That defines αἰώνιος/αἰών as age/eon/age lasting?
There’s some listed here:
Well, according to BibleHub, Strong’s concordance defines αἰωνιος as “age-long” as well as “eternal.”
However, how a majority of lexicons define the word doesn’t settle what the true meaning is. Truth is never settled by majority opinion.
We can best gain an understanding of the meaning of a Greek word by examining texts in which it is used.
The word was used in koine Greek (the Greek spoken from 300 B.C. to 300 A.D.) to refer to anything which is enduring. The word was used by Diodorus Siculus to describe the stone used to build a wall. The word seems to have been used as meaning “lasting” or “durable” or “enduring.”
Josephus in “The Wars of the Jews” book 6, states that Jonathan was condemned to “αἰωνιος” imprisonment. Yet that prison sentence is said to have lasted only three years.
Jonah says God delivered him from the pit which held him for three days. Yet he described that period as “αἰωνιος” according to the translation into Greek by the Septuagint translators.
Paul wrote to Philemon concerning the latter’s slave Onesimus:
Here “αἰωνιος” perhaps refers to the remaining part of a man’s life—either that of Philemon, or that of Onesimus.
Here “αἰωνιος” in the first instance refers to a long period in the past, and in the second to God Himself who is eternal.
So we can see that “αἰωνιος” is not used to describe any particular period of time, long, short, or eternal. Duration of time is NOT part of the meaning of the word. As I see it, the word is best translated as “lasting” or “enduring.” To describe something as “lasting” or “enduring” doesn’t assign any particular period of time to it, either short, long, or infinite, and yet the word can be used to describe that which endures a short time, or a long time, or an infinite time.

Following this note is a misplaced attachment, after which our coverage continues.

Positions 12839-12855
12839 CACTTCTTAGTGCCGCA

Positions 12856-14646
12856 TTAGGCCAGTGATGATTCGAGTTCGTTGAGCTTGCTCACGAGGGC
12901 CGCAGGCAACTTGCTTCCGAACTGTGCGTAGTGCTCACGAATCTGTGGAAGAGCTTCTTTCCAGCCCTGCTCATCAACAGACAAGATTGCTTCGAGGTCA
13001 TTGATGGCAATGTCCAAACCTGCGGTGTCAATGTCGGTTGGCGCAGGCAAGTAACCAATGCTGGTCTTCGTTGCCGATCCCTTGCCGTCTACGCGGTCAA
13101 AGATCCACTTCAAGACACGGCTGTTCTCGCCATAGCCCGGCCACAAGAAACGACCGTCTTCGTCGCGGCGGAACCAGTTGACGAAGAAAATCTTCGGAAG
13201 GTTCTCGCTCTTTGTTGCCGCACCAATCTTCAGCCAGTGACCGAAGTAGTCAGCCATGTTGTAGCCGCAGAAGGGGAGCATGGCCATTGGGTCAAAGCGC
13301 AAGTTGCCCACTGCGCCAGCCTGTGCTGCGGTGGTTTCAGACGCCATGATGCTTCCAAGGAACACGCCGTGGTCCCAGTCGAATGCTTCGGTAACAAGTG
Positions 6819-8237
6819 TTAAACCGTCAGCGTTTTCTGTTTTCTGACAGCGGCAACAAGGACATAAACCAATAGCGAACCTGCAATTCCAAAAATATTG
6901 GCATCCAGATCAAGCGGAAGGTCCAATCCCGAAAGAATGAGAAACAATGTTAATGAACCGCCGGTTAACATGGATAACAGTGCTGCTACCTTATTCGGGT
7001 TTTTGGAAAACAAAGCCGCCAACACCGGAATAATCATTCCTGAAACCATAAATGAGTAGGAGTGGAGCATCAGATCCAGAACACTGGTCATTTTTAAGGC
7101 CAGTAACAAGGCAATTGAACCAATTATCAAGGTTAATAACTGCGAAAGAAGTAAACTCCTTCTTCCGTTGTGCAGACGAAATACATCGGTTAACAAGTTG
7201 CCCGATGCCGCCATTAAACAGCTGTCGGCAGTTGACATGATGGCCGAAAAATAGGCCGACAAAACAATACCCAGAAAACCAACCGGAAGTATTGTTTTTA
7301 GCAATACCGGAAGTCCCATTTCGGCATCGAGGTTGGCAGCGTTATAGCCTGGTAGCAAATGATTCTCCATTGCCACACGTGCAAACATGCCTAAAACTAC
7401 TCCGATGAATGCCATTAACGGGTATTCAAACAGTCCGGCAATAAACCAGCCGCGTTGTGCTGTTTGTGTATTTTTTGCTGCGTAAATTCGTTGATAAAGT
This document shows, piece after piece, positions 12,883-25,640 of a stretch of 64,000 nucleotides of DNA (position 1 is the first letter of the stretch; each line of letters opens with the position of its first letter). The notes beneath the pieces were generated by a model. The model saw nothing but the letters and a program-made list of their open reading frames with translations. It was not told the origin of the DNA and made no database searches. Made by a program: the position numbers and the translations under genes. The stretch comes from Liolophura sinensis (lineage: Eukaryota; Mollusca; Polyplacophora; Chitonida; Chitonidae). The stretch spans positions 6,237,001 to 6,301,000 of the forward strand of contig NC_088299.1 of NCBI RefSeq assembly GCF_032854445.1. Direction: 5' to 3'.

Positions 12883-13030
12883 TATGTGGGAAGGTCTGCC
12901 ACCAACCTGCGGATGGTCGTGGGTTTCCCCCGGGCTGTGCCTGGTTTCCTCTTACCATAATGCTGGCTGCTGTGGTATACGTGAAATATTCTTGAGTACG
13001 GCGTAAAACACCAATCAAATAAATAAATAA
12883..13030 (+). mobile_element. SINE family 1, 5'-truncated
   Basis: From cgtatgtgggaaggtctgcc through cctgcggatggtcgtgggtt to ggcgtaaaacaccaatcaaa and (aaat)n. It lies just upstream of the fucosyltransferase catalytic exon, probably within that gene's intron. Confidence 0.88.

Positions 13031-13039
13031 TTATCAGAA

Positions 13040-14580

That is true. The reason however that “age” is sometimes attached (apart from the basic structure of the noun from which the adjective is derived—although that is not always a concrete rule either) to lasting or enduring is that “age” (irrespective of length) is the context wherein such lasting or enduring is attached.
We can speak of lasting love or lasting friendship, or even of a lasting hope — these things however speak of quality or excellence not quantity or length. These things have an endurance in and of themselves where “age” isn’t the context nor focus; but that is not always the case with αἰωνιος <aiōnios>.
How should OLAM/AIONIOS in Jonah 2:6 be translated? Most versions render OLAM (AIONIOS, LXX) as “forever”:
I went down to the very bottoms of the mountains; the gates of the netherworld barred me in forever; but you brought me up from the Pit, O LORD, my God. (NET)
To the cuttings of mountains I have come down, The earth, her bars are behind me to the age. And Thou bringest up from the pit my life, O Jehovah my God. (YLT)
I go down to the fashioning points of the mountains; the earth, its bars are about me for the eon, yet You wilt bring up my life from ruin, Yahweh, my Elohim. (CLV)
to the clefts of the mountains; I went down into the earth, whose bars are the everlasting barriers: yet, O Lord my God, let my ruined life be restored. (Brenton LXX)
I have gone down to a land, the bars of which are everlastingly fixed: let my soul now, corrupted as it is, ascend, Lord, my God. (CTT, LXX)
to the clefts of the mountains; I went down into the earth, whose bars are the everlasting barriers: yet, O Lord my God, let my ruined life be restored. (CAB, LXX)
All three LXX translations above describe the earth’s “barriers” or “bars” as everlasting, not (as the translations from the Hebrew say) the duration of time that Jonah was barred in the netherworld.
One interpretation is that Jonah, apart from rescue by God, would have been in the “underworld” (NET) for the age or eon (as per the CLV & YLT), until his resurrection after Christ’s return, or at the great white throne resurrection of Revelation 20. If Jonah was living in the same age/eon as Christ spoke of as ending when He returns to rasise the dead, this view seems to make sense. Jonah, or at least his body, would have been dead & buried in the sea “for the eon” (CLV) or “to the age” (YLT) of Christ’s return & his resurrection.
For comments in support of this perspective, compare Koine Lingua’s remarks on Jonah 2:6 at:
For concordances & a viewpoint of the meanings of the ages (i.e. eons) in the Scriptures: